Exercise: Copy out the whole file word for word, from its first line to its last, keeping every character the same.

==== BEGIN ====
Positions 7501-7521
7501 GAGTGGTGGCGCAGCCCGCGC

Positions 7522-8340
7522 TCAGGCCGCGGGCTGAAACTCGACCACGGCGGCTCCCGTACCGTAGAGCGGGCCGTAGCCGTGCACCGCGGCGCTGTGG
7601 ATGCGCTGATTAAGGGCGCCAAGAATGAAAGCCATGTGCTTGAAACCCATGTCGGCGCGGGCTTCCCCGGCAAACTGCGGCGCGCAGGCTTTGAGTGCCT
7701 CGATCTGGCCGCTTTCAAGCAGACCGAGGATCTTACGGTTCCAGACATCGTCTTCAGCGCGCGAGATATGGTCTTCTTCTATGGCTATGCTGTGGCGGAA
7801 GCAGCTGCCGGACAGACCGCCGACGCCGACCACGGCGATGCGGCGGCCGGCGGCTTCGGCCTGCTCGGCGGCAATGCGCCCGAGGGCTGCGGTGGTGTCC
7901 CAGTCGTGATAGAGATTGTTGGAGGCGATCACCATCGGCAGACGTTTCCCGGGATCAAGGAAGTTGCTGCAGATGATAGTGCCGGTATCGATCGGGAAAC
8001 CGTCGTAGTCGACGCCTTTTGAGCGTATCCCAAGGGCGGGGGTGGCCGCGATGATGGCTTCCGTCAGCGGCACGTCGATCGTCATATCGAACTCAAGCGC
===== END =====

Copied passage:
Positions 7501-7521
7501 GAGTGGTGGCGCAGCCCGCGC

Positions 7522-8340
7522 TCAGGCCGCGGGCTGAAACTCGACCACGGCGGCTCCCGTACCGTAGAGCGGGCCGTAGCCGTGCACCGCGGCGCTGTGG
7601 ATGCGCTGATTAAGGGCGCCAAGAATGAAAGCCATGTGCTTGAAACCCATGTCGGCGCGGGCTTCCCCGGCAAACTGCGGCGCGCAGGCTTTGAGTGCCT
7701 CGATCTGGCCGCTTTCAAGCAGACCGAGGATCTTACGGTTCCAGACATCGTCTTCAGCGCGCGAGATATGGTCTTCTTCTATGGCTATGCTGTGGCGGAA
7801 GCAGCTGCCGGACAGACCGCCGACGCCGACCACGGCGATGCGGCGGCCGGCGGCTTCGGCCTGCTCGGCGGCAATGCGCCCGAGGGCTGCGGTGGTGTCC
7901 CAGTCGTGATAGAGATTGTTGGAGGCGATCACCATCGGCAGACGTTTCCCGGGATCAAGGAAGTTGCTGCAGATGATAGTGCCGGTATCGATCGGGAAAC
8001 CGTCGTAGTCGACGCCTTTTGAGCGTATCCCAAGGGCGGGGGTGGCCGCGATGATGGCTTCCGTCAGCGGCACGTCGATCGTCATATCGAACTCAAGCGC